5 habits you want to instil in your children

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1. 2-minute brushing, 2 times a day

Everyone knows we should brush twice a day, but did you know that research supports a minimum duration of 2 minutes each time? The longer we brush, the more plaque we remove from more areas in the mouth, and the longer the contact time between our teeth and the fluoride toothpaste. In fact, as long as you’re using the right amount of toothpaste for your child, you can even eliminate rinsing altogether.

2. Nothing but water after bedtime brushing

When we sleep, several things happen: saliva production in our mouths decreases, we stop moving our lips and tongue around, and we don’t swallow as much. If we eat or drink anything before bedtime, the risks of developing gingivitis, tooth decay, and bad breath increase since the food or drink particles stick around for a long time. Inculcate this habit right from the start so your little ones would never go to bed without their teeth first feeling squeaky-clean!

3. Chew, chew, chew, swallow!

The longer food stays in your mouth, the more time the bacteria has to start feasting on food particles and producing cavity-causing acid. We often see greater incidence of cavities in children who pouch or pocket their food in their cheeks. Try to remove any distractions (like iPads!) during mealtimes so your child stays focused!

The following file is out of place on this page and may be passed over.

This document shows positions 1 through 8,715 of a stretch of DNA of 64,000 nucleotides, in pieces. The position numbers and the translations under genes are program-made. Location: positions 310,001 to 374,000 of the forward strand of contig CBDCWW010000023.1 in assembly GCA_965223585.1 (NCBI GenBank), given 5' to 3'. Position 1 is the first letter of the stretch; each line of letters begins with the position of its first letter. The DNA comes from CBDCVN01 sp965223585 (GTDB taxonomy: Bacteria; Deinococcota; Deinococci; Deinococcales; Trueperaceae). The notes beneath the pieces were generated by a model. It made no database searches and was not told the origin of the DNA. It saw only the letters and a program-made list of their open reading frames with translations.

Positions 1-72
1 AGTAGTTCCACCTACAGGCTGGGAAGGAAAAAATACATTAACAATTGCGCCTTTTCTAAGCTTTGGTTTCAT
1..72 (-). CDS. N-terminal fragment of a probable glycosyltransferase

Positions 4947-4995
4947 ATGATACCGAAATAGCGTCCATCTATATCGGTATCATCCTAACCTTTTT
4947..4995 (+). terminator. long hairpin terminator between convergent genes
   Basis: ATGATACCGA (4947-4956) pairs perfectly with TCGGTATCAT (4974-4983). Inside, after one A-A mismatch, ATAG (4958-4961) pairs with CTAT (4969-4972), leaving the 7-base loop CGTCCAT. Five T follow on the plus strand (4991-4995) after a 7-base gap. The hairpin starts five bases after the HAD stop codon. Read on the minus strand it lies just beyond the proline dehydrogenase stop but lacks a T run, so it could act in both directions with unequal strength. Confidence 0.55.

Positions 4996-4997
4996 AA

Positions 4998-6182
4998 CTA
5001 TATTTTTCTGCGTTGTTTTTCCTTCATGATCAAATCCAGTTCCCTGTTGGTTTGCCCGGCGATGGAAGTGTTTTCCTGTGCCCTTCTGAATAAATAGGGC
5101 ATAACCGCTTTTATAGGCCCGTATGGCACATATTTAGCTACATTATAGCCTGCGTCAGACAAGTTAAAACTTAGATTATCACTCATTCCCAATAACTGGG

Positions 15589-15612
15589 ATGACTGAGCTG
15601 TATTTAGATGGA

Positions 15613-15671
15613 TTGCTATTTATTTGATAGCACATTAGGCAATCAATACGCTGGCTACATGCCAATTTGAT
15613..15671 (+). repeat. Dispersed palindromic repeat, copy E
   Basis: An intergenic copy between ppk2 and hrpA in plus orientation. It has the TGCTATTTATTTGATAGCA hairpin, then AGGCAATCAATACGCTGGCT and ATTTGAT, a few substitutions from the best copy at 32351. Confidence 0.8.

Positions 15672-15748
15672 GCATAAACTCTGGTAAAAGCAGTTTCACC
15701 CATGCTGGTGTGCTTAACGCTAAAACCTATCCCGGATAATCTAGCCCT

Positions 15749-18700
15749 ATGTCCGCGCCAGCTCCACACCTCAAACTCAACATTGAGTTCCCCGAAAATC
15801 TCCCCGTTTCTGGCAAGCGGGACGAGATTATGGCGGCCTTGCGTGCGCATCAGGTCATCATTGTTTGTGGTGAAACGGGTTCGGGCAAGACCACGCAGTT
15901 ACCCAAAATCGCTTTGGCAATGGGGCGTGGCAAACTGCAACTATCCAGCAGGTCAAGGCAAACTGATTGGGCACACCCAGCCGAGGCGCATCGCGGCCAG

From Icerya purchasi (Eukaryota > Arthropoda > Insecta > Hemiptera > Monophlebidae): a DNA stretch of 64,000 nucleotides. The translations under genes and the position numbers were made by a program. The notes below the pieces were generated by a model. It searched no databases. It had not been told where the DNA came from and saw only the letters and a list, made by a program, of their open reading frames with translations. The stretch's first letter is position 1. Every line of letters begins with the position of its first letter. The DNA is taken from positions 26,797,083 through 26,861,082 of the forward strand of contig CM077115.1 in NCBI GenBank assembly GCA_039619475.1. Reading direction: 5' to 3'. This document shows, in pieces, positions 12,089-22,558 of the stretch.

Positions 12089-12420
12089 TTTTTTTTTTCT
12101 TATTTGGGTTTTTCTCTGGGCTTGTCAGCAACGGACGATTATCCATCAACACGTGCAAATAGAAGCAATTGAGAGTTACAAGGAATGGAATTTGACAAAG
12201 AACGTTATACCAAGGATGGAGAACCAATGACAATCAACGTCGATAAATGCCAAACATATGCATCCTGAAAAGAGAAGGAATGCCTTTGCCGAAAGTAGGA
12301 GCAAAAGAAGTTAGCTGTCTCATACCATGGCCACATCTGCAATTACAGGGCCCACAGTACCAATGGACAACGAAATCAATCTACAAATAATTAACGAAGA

4. Healthy diet for a healthy mouth and a healthy body

Who doesn’t love an occasional sweet treat? But for your childrens’ oral and overall health, don’t make things like candy, chocolate, pastries, biscuits, and cake a regular part of their daily meals or snacktimes. Not only are they cavity causing, these empty calories don’t provide useful building blocks for their growing bodies. Instead, pick a favourite day of the week or certain special occasions to allow small indulgences!

5. Fun at the dental clinic

When should your child see a dentist? We recommend bringing your little ones for their first dental visits no later than one year of age. You don’t want your children to think of the dental office as a place they have no choice but to go to when they have a toothache or a cavity to fix. Establish a dental home early so that we can work on preventing disease and building your child’s confidence in the clinic – dental visits can be fun, comfortable, and stress-free.